1990 GFCI in Kitchen

I had a disgruntled seller call and tell me that I wrongly called out an outlet that was not GFCI protected within 6ft of the sink. He said that he had read it in the NEC. I think he is full of balogna…but I would like to have a reference to send him with page and paragraph…or correct me so I can incorporate in my knowledge base. Can one of you guys with the book for that era help me out? Thanks in advance.

Hi Shawn, how did you write your comment? Regardless of when the code applies, modern standards say they should be present. That’s the gist of how I call them no matter the home’s age.

I would be cautious about getting into a “code” dispute with anyone. :wink:

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The write up had nothing to do with code. It was a recommendation based on a basic safety range of 6ft. I don’t do “code” enforcement inspections, but sometimes disputes can be settled quickly if there is a code reference used.

I would just recommend it being upgraded for enhanced safety.

OK to recommend for safety. The NEC requirement for GFCI in kitchens was 1987, this house was built in 1990…
This is what he complains about? That’s the best he can do?

Attached file from the US Consumer Product Safety Commission.
In part:
NEC GFCI requirements (and effective date):
Underwater pool lighting (since 1968)
o Outdoors (since 1973)
o Bathrooms (since 1975)
o Garages (since 1978)
o Kitchens (since 1987)
o Crawl spaces and unfinished basements (since 1990)
o Wet bar sinks (since 1993)
o Laundry and utility sinks (since 2005)
GFCI Info Sheet.pdf (379.6 KB)


Thanks for the good information. Do you have the NEC reference to the distance from the water source requirement during that era?

Particulars are in the subsections of article 210.8, including the 6ft req (210.8.(A).(7)). Be sure to reference the 2017 as it’s ever changing.

Kitchens - where the receptacles are installed to serve the countertop surfaces.
Within 6ft from the top inside edge of the bowl of the sink. . :cowboy_hat_face:

I don’t get into code in my reports, but I do give a recommendation.

“NOTE - Although GFCI protection may not have been required in these areas when this structure was constructed, today’s industry standards require GFCI protection for all receptacles serving kitchen counter tops, bathrooms, laundry rooms, unfinished basement areas, crawlspaces, garages, and exterior. Recommend installing GFCI receptacles at these locations as needed for safety.”

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I appreciate all the good recommendations. Blessings!

Shawn … As a code inspector / home inspector there are several things to take into consideration.

#1 - Unless the seller was your client, he’s out of the picture. You’re not doing the inspection for him, so he gets ignored.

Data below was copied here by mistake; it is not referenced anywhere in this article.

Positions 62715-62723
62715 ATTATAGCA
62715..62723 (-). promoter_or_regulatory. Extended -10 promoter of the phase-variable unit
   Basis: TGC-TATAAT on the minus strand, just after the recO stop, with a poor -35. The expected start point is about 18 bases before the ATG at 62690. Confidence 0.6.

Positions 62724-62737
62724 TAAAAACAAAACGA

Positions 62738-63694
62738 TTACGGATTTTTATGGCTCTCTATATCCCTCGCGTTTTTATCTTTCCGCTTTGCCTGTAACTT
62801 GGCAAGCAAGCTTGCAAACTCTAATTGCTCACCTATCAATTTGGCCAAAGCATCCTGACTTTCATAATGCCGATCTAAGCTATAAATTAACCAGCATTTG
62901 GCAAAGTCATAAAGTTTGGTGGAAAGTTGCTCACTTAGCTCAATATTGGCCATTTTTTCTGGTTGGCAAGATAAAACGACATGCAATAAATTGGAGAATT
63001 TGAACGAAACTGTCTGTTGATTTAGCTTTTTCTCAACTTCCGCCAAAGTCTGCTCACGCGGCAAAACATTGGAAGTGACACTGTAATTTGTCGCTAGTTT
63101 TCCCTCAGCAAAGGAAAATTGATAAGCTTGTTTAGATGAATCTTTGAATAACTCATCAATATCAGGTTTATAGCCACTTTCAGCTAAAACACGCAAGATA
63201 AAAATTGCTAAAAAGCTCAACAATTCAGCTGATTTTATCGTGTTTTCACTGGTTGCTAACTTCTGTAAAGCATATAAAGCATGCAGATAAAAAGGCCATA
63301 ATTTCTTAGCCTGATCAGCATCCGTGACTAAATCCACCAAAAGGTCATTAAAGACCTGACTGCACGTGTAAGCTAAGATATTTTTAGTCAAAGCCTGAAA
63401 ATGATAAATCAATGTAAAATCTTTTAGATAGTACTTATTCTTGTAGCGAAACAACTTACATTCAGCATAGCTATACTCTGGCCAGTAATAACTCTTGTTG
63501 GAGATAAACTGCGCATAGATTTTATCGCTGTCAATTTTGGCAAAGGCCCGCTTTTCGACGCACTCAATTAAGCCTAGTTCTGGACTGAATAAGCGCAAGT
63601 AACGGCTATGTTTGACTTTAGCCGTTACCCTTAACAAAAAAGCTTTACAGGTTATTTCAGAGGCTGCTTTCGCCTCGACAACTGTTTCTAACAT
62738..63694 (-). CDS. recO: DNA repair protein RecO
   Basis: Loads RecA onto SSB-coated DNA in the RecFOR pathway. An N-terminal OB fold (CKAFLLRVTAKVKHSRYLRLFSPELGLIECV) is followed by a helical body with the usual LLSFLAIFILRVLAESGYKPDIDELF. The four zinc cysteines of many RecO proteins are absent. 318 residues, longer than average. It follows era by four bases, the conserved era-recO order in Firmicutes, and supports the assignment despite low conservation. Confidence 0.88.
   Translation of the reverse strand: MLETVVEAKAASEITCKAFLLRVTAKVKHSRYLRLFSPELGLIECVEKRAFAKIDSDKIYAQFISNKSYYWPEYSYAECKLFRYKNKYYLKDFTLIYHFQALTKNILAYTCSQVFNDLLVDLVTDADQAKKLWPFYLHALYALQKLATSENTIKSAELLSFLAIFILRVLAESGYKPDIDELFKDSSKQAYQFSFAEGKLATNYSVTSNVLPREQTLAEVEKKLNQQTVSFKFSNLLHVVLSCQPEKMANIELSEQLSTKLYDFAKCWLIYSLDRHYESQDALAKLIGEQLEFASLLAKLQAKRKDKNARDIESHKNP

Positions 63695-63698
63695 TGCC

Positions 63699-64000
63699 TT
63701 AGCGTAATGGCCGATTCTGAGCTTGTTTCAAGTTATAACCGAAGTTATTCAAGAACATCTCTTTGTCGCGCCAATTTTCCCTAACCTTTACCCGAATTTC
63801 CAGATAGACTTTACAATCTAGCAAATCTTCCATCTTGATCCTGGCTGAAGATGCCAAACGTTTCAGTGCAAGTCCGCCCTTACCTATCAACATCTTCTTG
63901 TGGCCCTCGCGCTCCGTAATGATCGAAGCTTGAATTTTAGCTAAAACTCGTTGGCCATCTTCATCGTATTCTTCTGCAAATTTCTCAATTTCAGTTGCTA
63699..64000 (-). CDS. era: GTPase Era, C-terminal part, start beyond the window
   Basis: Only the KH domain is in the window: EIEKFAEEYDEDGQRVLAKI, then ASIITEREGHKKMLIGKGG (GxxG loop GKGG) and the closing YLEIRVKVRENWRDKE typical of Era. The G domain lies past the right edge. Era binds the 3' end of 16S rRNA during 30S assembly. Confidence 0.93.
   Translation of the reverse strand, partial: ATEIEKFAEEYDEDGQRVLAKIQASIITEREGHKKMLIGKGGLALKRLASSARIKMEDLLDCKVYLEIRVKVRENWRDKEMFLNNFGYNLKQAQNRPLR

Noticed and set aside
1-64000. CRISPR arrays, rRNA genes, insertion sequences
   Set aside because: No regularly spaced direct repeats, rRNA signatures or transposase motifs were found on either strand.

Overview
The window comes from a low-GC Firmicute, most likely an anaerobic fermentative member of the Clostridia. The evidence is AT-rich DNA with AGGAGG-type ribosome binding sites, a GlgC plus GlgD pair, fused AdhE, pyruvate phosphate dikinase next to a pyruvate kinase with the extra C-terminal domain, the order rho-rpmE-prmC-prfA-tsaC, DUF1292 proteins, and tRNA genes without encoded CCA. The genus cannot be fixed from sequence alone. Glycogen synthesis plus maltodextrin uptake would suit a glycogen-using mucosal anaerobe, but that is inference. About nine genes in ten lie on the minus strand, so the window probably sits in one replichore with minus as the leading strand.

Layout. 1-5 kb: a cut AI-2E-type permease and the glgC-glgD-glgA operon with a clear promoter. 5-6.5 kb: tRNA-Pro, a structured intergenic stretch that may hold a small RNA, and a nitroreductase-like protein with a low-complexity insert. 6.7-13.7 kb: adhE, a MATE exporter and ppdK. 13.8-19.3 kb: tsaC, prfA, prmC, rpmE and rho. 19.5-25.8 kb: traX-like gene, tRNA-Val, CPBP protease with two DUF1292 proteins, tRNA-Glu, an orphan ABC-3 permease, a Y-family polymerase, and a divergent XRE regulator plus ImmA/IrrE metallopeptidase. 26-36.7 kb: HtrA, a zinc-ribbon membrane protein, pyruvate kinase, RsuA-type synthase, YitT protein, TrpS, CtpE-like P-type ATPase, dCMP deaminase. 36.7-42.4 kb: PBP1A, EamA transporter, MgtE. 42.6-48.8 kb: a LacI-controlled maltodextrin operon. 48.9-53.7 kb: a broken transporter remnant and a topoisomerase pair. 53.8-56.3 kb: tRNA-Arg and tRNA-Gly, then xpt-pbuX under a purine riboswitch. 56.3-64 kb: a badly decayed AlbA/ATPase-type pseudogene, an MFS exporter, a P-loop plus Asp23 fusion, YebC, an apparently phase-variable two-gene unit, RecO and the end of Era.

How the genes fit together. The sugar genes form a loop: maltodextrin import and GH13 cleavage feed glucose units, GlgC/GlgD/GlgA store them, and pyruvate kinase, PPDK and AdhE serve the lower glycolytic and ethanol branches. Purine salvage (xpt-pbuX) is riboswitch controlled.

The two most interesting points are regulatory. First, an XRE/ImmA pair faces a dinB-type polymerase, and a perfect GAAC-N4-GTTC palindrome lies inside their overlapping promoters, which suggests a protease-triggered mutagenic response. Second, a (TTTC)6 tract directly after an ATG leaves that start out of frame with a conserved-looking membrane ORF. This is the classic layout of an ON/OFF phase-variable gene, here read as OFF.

#2 - Forget that old 6’ rule.Today there are a whole lot of places in a kitchen using GFCI’s.

#3 - You’re not the code inspector / can’t require ANYTHING and are just venturing your opinion for YOUR client’s safety AND the sellers opinion is of NO concern to you at all.

#4 - Many locales LAG behind national code by MANY years (I have cities TODAY in my area that still use the 2003 or 2006 IRC, so things REQUIRED by the 2015 codes ARE not being done).

#5 - Don’t know how you wrote your comment BUT if you tried tying it to a code reference YOU probably justifiably got slammed. I’ve been at this 35 yrs and don’t respond to sellers. IF a seller is NOT miffed OR disgruntled periodically you’re probably NOT doing your job.

#6 - The following comment has NEVER generated a call from a WHINY seller, agent, etc. …

“Whether used or not when the home was built, CURRENT safety standards use GFCI’s (ground fault interrupter circuits) at “wet area outlets” like kitchen countertops, bathrooms, the exterior, a garage, laundry, by a wet bar, unfinished basement areas, for jacuzzi’s, pools, etc). One or more of the electrical outlet(s) at the “wet areas” such as in the kitchen did not have GFCI protection. We recommend installing a GFCI at any applicable area without one”.

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I think Dan’s post sums it up pretty well. Especially liked the comment about the miffed seller being a positive thing.

I have found the simplest and most effective way of dealing with sellers like this is to tell them it is inappropriate for them or their agent to attempt to influence the content of my report. The report stands, and if they wish to make the case that I am in error, they need to make that case to the buyer or buyer’s agent. Thank you and have a nice day.

Thannks for the Great Info Sheet


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